Today, we live in a culture where erect penises are shared freely on Grindr and kink imagery is disseminated over platforms like the kink-friendly dating app Feeld. “I think that some of the work from the 90s, if we fast forward 20, 30 years, are not as intense as they felt then,” Ajamu says. “It’s a different context for the work now because the conversation has shifted. But we still don’t see Black and kink and that’s the difference.”
The show’s title, The Patron Saint of Darkrooms, is a play on the photographer’s darkroom, but also the darkroom as a cruising space – a dimly lit room one might find in the back of a gay bar or club where men can seek sex, usually with strangers. For Ajamu, there are similarities between the two: the smell of chemicals (used to develop, or in sex dark rooms to clean the space), the red lighting, and the sense of anticipation – the reveal of the image as it develops, the possibility of an encounter. “Both types of darkroom are utopian spaces,” Ajamu says. “Especially the sex darkroom because people feel liberated to explore their sexuality and pleasure.” Patron Saint is intended to stimulate viewers beyond the visual realm, whether through scent, arousal or memory.
Ajamu’s work is often reduced to conversations around representation rather than form, diminishing his technical processes. “Photography around the Black body has been locked into what I call the trap of representation – this idea that if the photographer is racialised as Black and the work is queer the work is about identity politics,” he explains. “The sociocultural lens can be quite limited, as though the work is only there to do some kind of educational work. “What’s missing is discussions around process, materiality, and craft – I am more excited by the production, the lighting, and the composition.”
Take Ecce Homo (2023), Patron Saint’s portraits of young Black trans men. The images are platinum prints, a labour-intensive process originating in the 1870s which creates softer images. “Images we see around Black bodies often conjure an idea of violence. I wanted to create work that’s more gentle, where the tones represent how we can talk about identity in more nuanced and intimate ways,” Ajamu explains. The small prints draw the viewer in, creating “a-one-to-one relationship” through form, while the bodies in Ecce Homo are angled left or right, their head turned towards the camera. The poses reference to the tradition of photography of kings and queens who “rarely look full frontal, usually slightly aloof,” Ajamu says. His subjects appear regal, even saintly.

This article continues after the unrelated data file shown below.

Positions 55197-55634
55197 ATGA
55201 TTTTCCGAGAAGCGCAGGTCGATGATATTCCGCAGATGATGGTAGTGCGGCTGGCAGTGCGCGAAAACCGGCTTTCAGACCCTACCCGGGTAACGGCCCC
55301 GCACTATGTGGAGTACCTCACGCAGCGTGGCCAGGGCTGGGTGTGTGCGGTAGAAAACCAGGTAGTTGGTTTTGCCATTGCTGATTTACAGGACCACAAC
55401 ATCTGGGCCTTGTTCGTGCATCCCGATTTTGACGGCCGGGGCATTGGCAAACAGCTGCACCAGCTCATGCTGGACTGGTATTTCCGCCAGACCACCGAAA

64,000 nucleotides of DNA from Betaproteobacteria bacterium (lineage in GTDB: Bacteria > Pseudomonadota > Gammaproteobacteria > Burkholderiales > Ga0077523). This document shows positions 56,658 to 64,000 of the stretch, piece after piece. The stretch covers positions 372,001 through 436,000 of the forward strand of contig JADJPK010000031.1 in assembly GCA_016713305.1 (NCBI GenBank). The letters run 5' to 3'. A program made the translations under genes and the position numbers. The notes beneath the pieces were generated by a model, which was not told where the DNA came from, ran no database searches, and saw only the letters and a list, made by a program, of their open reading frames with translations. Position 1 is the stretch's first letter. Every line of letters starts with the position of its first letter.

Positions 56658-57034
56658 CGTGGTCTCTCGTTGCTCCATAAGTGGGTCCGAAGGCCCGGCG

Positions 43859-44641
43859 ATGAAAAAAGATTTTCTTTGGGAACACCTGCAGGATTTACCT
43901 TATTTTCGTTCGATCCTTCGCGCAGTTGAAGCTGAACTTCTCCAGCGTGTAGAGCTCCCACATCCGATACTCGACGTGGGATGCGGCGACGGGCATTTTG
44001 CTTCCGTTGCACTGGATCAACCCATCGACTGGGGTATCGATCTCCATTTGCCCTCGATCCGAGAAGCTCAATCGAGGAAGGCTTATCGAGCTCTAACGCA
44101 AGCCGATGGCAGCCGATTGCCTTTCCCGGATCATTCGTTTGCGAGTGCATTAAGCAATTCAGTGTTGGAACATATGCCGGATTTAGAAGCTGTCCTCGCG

Black Circus Master (1997) features a series of images in a BDSM setting. Just as there can be a violence to the image of the Black queer body, so too can there be a violence around representations of S&M and kink. These images are intimate and sensual, capturing the “tender side” of kink that Ajamu himself has experienced. In a context where, as Ajamu puts it, the more that LGBTQ+ history mainstreams itself the more it becomes palatable or sanitised, these images may, to some, feel challenging.
“I think we still live in a culture that’s erotophobic, so there’s a reluctance to show particular types of work,” he says. “But because I’ve come out of a post-punk moment, historically, the attitude is very ‘fuck you’. For me it’s about: how do we confidently and openly talk about what turns us on – and how that is political?”
This is the crux of Ajamu’s Pleasure Activism. “I’m a sexual being without apologising for being a sexual being,” he declares. “Lots of us might be out around our sexual identities but marginalised around our sexual behaviours.” Patron Saint aims to bring us back to the agency of the Black body for this reason. “We spend a lot of time talking about what is done to Black and Brown bodies – and we should not lose sight of that – but at the same time what do we want to be done through and with these bodies,” Ajamu explains. “We still love, we still fuck, we still sweat, why are we not talking about that bit?”
Ajamu X, The Patron Saint of Darkrooms, is at Autograph, London, until 02 September